Community mourns Rindge man, who died of an overdose at 25

  • Bryan Cullinane of Rindge in happier times with his mother Sue Cullinane. Courtesy photo

  • A memorial table at the celebration of life for Bryan Cullinane, 25, of Rindge, shows his love for sports and his family. Staff photo by Ashley Saari—

  • A memorial table at the celebration of life for Bryan Cullinane, 25, of Rindge, shows his love for sports and his family. Staff photo by Ashley Saari—

  • A memorial table at the celebration of life for Bryan Cullinane, 25, of Rindge, shows his love for sports and his family. Staff photo by Ashley Saari—

Monadnock Ledger-Transcript
Published: 11/4/2019 3:25:16 PM

Bryan Cullinane was quick with a joke, a laugh, and wouldn’t have wanted to see his friends and family cry.

“He wouldn’t want us to grieve or be unhappy, that’s all I can say,” his mother, Susan Cullinane said, following a celebration of life for her son at the Jaffrey VFW on Friday night.

Cullinane’s friend, Jared Lafreniere, agreed with that sentiment while reading a letter he had written for Cullinane’s young son, Connor. 

“I do know if Bryan were here, he'd say ‘Let's not be so ridiculous, and stop being so sad.’ But your father brought so much joy to our hearts, so it's easier said than done,” Lafreniere said. 

Cullinane, 25, of Rindge, died on Oct. 26, of an overdose, after several years of struggling with opioid addiction.

Cullinane spoke with the Ledger-Transcript in 2014, for a three-part series detailing his early struggles with drug use, recent work with long-term rehabilitation and trying to stay clean.

Susan Cullinane said he continued that struggle every day. 

“Bryan fought every second of his life. He was an amazing young man,” she wrote in an email to the Ledger-Transcript on Monday. 

Cullinane and his family have become advocates for addiction awareness and treatment. Susan Cullinane said they will continue that effort. 

“Anyone who knows someone struggling needs to know where to turn. We need to talk about this more. No one should be ashamed,” she wrote. “People need to be educated more.”

“I wish I could give you reasons why. Sometimes the greater plan is too intolerable to understand,” Lafreniere said. “Why he lost this horrible battle says nothing about his character and the man he wanted to be. It says there are terrible things in this world, and we all have personal and spiritual warfare that we're up against.”

The essence of Cullinane’s character, family and friends said, was his passion.

The word cropped up again and again as they recounted memories, or simply stood up to say he was a good friend.

“It was very evident to me that Bryan put 100 percent into everything he did. and I think that's the way we're all designed by God, to put 100 percent into the things we're passionate about, and so, in my view, Bryan really seemed to live this out,” said Kenny Laughters, a pastor at Next Level Church in Peterborough, who got to know Cullinane over the summer when they played softball together.

Cullinane was passionate about sports, which he played avidly in high school and continued as an adult, particularly weightlifting and boxing, and recently, softball.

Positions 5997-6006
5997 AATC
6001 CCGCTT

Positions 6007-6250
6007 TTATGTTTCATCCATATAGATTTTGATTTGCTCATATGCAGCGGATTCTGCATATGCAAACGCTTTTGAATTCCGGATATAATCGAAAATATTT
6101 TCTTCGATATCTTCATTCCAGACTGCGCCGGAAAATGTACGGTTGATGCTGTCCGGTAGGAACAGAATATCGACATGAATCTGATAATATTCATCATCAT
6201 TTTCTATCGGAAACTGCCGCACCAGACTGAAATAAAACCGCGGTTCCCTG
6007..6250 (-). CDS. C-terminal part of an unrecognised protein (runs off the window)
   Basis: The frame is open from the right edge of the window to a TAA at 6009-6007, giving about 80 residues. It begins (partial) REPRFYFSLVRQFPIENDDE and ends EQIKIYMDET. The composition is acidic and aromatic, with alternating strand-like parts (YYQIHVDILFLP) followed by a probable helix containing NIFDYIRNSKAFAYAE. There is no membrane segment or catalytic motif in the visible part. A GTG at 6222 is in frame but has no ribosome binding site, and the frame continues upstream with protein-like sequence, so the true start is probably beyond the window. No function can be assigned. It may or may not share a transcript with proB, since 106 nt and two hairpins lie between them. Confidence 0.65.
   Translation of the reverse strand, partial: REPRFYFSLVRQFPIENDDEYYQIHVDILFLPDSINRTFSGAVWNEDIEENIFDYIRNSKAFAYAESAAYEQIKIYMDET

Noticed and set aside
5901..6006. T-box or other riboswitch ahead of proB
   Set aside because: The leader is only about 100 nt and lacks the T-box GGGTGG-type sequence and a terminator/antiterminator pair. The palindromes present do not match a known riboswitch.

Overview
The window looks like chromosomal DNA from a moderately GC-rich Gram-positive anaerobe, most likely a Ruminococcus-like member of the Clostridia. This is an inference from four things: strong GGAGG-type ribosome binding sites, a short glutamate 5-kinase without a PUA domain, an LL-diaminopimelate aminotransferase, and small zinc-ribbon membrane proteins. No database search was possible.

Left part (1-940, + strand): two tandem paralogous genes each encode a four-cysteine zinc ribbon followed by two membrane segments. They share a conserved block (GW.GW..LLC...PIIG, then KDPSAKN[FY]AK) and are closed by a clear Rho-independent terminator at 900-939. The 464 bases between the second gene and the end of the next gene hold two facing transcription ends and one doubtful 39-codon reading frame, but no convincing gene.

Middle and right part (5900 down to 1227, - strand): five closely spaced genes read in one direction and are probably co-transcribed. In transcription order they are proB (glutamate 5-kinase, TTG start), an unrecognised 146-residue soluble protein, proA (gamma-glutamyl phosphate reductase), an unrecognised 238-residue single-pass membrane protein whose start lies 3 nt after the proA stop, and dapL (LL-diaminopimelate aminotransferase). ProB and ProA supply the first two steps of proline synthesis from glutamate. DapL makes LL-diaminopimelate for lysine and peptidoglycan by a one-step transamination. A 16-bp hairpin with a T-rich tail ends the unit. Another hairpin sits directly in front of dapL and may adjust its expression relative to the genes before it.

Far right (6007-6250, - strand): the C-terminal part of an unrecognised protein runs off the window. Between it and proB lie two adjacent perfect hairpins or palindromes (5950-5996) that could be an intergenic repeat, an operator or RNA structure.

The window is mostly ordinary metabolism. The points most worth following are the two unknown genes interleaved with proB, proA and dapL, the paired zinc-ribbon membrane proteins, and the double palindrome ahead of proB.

Fitness was an integral part of his life, friends said. Cullinane even dreamed of one day opening up his own gym.

“He had ambitions,” his friend, Karl Letourneau of Fitzwilliam said. “He definitely had a vision. He wasn’t done.”

A table at his celebration of life clearly marked that love for sports and fitness, decorated with his boxing gloves and protective helmet marked with Irish flags, photos of him playing basketball and football as a student, and weightlifting tank-tops. 

It was also covered with photographs of his family, his girlfriend Samantha Blood, and his son, Connor Cullinane. Because that’s the other thing he was passionate about – the people he loved.

“One thing about Bryan is, he loved so passionately. If you got to know Bryan and were allowed in his circle, he loved you so clearly,” Parker Ferrell of Keene, one of Cullinane’s close friends, said. 

Ferrell said Cullinane “lit up every room he walked into with energy”.

“He was a ride-or-die friend. He would give you the shirt off his back, and he had a heart of gold,” his friend Pete Deiana of Jaffrey said. 

Cullinane’s penchant for making people laugh started early, his uncle, Pete Cullinane of Limerick, Maine recalled. When Cullinane was young, on a ride to the store, he was told to stay in the car to watch the dog which had come along for the ride. Unpersuaded by this argument, he offered to pretend to be blind, so the dog could come in, too.

“He’d do anything to put a smile on your face,” his friend, Timmy Motuzas of Jaffrey said.

“He’d be the first to cheer you up and make you happy,” agreed Deiana.

Susan Cullinane said she and other members of Cullinane family will continue to be advocates for addiction awareness.

“Our family will continue to bring awareness to the struggles of addiction,” Susan Cullinane wrote. “We thank all of the community family and friends for their support during this difficult time. Bryan’s memories will live on in our hearts forever.”

If you are in need of addiction recovery services, a comprehensive list of local resources can be found on the Reality Check website or the Monadnock Voices for Prevention website at 

In lieu of flowers the family has asked that donations be made in Bryan's memory to Reality Check at, or mailed to 17 Turnpike Rd., Jaffrey.


Ashley Saari can be reached at 924-7172 ext. 244 or She’s on Twitter @AshleySaariMLT. 


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